Peace and flatpicks, Mooh.


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Subject: RE: Bluegrass
From: catspaw49
Date: 11 Jun 00 - 07:15 PM

ohmygawd.........mandolin got a mention!!!........I'm in shock! bluegrass may have become focused on banjo and, to a lesser extent, fiddle, but Bluegrass without mandolin is like Gerlemane without a temptress.

Spaw


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Subject: RE: Bluegrass
From: Mark Clark
Date: 11 Jun 00 - 07:02 PM

Actually, Scruggs style for guitar has already been worked out, it's called cross picking and is done with a flatpick. Same sort of roll-based arpegio, with a syncopated melody worked in. Same for mandolin, listen to Jesse McReynolds sometime.

      - Mark


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Subject: RE: Bluegrass
From: kendall
Date: 11 Jun 00 - 06:54 PM

Lenny Breau used to play a 7 string guitar.


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Subject: RE: Bluegrass
From: GUEST,BANJO JOHNNY
Date: 11 Jun 00 - 06:20 PM

For JOERG - That's a thought, Scruggs style for guitar. Don't know if it's ever been done. The problem is that you don't have the drone string on guitar. This is the banjo's fifth (or short) string, that your thumb keeps dinging away on a high note, usually sol or do of the scale, and usually off the beat. Not to say you couldn't add this to a guitar with a lot of engineering. Would that be a "seventh" string ? :-> Johnny in Oklahoma City.


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Subject: RE: Bluegrass
From: Gary T
Date: 11 Jun 00 - 03:18 PM

Mark, I would venture that some of them--and their kids!--show up in Winfield for the Walnut Valley Festival. This year they'll have a Swiss act, the Kreuger (sp?) Brothers, who are of the "knock your socks off" caliber. I personally am not a Banjo aficionado, but the Kreuger banjoist is rather amazing.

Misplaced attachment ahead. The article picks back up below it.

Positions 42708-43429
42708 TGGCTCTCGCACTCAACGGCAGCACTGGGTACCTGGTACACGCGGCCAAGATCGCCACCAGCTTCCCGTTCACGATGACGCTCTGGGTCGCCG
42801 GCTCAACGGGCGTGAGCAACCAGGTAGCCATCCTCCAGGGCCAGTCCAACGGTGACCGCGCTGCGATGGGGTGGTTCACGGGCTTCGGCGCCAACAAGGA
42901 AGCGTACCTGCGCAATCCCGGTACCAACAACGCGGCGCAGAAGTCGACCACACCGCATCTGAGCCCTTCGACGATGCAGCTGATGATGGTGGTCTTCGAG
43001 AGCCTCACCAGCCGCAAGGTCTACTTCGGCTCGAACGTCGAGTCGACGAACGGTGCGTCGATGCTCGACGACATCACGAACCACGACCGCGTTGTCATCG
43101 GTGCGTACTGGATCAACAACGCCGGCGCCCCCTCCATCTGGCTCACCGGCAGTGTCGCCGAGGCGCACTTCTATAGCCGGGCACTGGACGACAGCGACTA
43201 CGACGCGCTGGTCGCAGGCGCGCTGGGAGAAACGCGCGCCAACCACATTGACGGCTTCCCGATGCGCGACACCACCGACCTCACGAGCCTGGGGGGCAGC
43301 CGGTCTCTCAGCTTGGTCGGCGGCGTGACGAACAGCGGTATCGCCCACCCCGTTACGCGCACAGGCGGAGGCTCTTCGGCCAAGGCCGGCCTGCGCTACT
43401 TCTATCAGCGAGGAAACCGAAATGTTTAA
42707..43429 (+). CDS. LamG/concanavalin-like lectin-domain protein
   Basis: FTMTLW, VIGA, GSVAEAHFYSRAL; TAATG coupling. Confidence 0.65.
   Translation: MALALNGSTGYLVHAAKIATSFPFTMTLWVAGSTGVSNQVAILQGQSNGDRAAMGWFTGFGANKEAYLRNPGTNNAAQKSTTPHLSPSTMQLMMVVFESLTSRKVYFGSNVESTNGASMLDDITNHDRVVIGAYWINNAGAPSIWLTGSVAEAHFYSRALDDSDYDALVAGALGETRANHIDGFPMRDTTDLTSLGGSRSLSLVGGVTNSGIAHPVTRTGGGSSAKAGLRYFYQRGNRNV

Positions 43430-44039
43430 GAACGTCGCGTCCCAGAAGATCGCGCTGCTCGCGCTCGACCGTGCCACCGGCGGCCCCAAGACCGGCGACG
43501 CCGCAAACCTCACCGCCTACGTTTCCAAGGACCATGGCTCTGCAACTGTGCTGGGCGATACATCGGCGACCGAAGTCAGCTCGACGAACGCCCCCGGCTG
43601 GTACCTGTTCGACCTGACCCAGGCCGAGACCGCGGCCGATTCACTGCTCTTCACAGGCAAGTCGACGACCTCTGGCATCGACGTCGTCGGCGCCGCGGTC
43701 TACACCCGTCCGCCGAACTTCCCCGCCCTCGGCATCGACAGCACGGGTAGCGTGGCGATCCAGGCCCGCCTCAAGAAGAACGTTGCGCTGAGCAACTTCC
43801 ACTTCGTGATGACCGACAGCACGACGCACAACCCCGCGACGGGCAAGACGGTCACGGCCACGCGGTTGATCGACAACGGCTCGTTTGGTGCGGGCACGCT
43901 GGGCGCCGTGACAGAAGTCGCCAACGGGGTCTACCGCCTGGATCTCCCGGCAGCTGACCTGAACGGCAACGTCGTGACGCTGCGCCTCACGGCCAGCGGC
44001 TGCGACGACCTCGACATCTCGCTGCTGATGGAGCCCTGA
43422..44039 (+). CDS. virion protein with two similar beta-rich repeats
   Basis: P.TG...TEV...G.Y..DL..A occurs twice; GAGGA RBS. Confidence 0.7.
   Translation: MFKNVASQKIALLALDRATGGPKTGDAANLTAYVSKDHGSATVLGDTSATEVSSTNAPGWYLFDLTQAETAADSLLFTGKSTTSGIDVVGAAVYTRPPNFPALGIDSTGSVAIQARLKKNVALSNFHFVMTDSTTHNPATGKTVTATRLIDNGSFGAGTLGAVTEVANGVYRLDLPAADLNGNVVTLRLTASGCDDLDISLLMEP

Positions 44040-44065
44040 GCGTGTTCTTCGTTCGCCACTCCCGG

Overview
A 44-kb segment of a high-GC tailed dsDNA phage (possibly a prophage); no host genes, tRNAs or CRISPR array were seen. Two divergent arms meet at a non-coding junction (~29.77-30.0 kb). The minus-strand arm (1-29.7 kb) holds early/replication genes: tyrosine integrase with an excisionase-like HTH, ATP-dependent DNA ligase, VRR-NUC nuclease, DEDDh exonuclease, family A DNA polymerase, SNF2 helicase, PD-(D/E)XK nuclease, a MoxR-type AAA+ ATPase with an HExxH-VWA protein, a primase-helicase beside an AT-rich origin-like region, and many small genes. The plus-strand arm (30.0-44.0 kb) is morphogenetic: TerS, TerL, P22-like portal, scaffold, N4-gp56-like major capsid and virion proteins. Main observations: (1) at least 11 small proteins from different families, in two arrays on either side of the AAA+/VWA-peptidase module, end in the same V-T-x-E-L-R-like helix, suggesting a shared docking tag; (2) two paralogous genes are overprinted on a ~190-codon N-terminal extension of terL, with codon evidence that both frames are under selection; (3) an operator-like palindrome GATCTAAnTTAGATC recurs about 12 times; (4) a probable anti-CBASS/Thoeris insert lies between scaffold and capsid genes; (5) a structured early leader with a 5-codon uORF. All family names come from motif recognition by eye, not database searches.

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Subject: RE: Bluegrass
From: Mark Clark
Date: 11 Jun 00 - 03:12 PM

Barbara, thanks for your comments. I was afraid I was putting everyone to sleep. I'm glad to hear all the headliners are again booked at the same show. In the 80's festivals got to be so numerous that they would only book one or two top-tier bands, two or three middle-tier, a couple of "bluegrass related" acts and then fill out the program with local or amature talent. It was good from the perspective of bringing new bands along but it wasn't the same level of show. We really got spoiled in the early days of the festivals.

It's sure great to hear that bluegrass festivals are being held all over the world. Maybe someday I'll get to see some of them. I remember how bluegrass bands from Japan, France, ... all over, would be turing the U.S. during the summer and pick up bookings at the larger festivals. They were always fantastic. Even the Japanese who spoke no english had the singing down including a pretty decent southern drawl.